How many times have you read a profile of someone’s success that details the extreme measures they take in pursuit of their goal? How few hours they sleep, how many years they’ve gone without vacation, how they subsisted on Velveeta and Spam sandwiches…
Welcome to the “no pain, no gain” bravado of Western culture, with high-achievers leading the charge, shifting into overdrive when the pressure is on. Often operating on sheer willpower, they push as hard as they can for as long as they can – sacrificing their health and any semblance of work-life balance – until inevitably, they crash and burn.
ADDICTED TO STRESS
Sure, the adrenaline high of pursuing a major goal is invigorating (and, in fact, studies show that some people literally get hooked on the rush of feeling stressed, which stimulates hormones like adrenaline, DHEA and cortisol). You may secretly get off on people marveling at your tolerance for the extreme : “You’re crazy, man. How do you do it?” Or you may think you have to push yourself to the limit to prove your worth. That “no pain, no gain” thing.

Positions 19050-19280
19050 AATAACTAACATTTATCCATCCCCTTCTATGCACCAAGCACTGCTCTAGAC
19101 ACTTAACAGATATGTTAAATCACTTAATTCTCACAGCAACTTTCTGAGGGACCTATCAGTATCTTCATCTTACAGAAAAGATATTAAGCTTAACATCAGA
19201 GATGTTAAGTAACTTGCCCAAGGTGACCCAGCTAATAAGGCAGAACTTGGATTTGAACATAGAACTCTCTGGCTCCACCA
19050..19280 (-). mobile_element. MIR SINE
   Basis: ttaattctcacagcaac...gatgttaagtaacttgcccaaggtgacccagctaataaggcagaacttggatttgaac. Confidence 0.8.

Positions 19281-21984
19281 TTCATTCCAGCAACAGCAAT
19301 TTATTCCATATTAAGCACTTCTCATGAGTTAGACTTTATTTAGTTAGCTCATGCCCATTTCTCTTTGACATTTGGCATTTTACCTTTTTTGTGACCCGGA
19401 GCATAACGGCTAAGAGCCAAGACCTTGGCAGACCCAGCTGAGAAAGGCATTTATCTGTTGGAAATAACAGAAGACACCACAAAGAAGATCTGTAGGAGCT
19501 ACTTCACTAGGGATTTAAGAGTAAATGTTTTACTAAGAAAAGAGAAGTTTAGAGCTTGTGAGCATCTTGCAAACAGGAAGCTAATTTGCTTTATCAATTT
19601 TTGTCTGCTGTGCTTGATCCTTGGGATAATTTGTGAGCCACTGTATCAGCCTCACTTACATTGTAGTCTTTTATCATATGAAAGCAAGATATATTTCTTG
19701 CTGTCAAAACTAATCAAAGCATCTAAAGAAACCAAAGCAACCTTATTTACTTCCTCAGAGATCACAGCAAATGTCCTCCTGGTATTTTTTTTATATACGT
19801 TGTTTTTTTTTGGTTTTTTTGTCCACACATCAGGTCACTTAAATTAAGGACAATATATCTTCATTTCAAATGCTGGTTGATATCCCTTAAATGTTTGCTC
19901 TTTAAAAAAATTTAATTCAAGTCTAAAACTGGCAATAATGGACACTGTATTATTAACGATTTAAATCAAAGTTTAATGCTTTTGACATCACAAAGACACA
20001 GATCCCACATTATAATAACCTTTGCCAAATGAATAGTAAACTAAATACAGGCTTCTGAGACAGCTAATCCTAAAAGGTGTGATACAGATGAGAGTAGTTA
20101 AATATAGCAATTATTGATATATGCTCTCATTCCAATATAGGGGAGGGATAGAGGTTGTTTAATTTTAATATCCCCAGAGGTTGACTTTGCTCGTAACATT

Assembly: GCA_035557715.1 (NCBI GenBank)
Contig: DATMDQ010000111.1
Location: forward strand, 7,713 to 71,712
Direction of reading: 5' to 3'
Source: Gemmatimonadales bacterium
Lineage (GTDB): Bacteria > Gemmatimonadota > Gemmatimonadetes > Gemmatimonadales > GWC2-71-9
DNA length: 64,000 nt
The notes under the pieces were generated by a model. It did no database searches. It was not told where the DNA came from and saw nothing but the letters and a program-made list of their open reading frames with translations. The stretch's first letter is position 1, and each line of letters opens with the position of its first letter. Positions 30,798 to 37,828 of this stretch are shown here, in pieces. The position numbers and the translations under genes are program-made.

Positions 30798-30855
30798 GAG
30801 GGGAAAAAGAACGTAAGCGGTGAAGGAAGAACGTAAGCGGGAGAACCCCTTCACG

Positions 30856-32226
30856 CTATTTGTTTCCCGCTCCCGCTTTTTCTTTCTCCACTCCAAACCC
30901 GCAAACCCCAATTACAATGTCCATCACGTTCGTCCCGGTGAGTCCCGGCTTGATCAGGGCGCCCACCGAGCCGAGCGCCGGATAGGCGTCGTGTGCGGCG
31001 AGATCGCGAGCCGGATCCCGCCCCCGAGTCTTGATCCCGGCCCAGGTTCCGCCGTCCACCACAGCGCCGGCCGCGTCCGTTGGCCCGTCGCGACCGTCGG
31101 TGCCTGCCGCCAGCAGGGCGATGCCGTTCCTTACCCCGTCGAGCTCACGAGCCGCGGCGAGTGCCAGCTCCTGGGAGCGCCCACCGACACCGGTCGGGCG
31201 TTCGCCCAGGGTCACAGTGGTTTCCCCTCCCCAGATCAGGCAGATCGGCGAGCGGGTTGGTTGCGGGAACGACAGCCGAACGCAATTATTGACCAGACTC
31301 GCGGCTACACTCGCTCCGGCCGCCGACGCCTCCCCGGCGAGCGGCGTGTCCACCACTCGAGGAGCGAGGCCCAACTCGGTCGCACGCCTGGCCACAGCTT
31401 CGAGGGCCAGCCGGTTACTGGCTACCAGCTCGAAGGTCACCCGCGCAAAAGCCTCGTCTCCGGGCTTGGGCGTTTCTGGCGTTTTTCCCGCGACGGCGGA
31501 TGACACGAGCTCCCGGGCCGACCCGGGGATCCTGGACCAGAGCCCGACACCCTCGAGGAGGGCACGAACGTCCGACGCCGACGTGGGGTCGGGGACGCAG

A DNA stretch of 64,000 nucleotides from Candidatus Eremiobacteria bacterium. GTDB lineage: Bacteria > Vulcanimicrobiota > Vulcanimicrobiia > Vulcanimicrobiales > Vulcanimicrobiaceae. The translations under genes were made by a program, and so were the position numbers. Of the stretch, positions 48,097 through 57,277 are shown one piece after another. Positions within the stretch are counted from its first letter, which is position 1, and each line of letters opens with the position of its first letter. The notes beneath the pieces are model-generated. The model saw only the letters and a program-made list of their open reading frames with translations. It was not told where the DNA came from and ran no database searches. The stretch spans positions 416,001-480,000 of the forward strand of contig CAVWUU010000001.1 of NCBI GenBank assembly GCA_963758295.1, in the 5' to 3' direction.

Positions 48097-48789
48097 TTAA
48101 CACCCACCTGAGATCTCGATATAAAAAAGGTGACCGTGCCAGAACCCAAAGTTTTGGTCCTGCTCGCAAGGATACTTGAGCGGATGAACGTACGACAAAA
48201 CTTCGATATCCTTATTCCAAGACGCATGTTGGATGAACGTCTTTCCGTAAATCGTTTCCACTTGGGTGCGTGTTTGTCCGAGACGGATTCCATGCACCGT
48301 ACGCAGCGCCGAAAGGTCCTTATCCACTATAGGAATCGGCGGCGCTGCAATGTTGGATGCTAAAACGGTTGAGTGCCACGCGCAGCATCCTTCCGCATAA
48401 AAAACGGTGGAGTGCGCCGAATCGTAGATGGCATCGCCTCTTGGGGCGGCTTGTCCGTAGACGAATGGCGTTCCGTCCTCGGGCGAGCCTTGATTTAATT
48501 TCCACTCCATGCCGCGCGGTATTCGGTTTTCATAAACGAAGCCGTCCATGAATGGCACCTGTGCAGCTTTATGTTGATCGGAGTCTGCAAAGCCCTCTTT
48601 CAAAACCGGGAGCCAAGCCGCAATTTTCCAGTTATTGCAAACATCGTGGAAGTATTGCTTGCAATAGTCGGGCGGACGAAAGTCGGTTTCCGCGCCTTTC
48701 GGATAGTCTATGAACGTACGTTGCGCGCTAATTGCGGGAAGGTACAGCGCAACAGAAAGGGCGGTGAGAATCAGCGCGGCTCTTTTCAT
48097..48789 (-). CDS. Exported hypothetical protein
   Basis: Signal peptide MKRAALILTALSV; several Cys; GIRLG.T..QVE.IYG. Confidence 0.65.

Much as you’d like to think you’re an exception, operating at your maximum – going full out – for an extended period of time is simply not sustainable.
Inevitably, the lack of sleep, poor nutrition and elevated cortisol levels lead to burnout, both physical and mental. And each time you hit empty, recovery takes longer and your maximum level diminishes.
WHAT’S THE ALTERNATIVE
“If you are going to be extraordinary, there have to be times when you put the pedal all the way to the floor. That’s when you get the greatest return on your energy investment. You’ve got to give 100 percent of your energy to get your genius to surface.”
To do that, however, you have to be operating at your optimum, setting a pace that’s sustainable for the longterm and most favorable to achieving the results you want.
That means you have to manage your most precious resource, your energy: to go full out when necessary but to do it on a full tank of gas and then take the time to rest and recover.
With the hyped-up expectations of the modern world breathing down your neck, choosing a sustainable pace requires discipline and conviction. It’s not easy to go against the tide. It takes discipline and self-awareness and sensitivity to your own needs.
WHAT TO DO
1. Sprint, not marathon. Every 90-120 minutes, take a break from what you’re doing. When you work in sprint mode, you build up your capacity for recovery and come back stronger. Stepping away from the computer screen is good, taking a few flights of stairs is even better and going for a walk in fresh air is best.
2. Get more sleep. Seven to eight hours is ideal but I’ll be realistic: start by going to bed 15 minutes earlier.
You’ve got one lesson left. Tomorrow I’ll be back with some tips on why you can’t take it all so seriously.
See you then,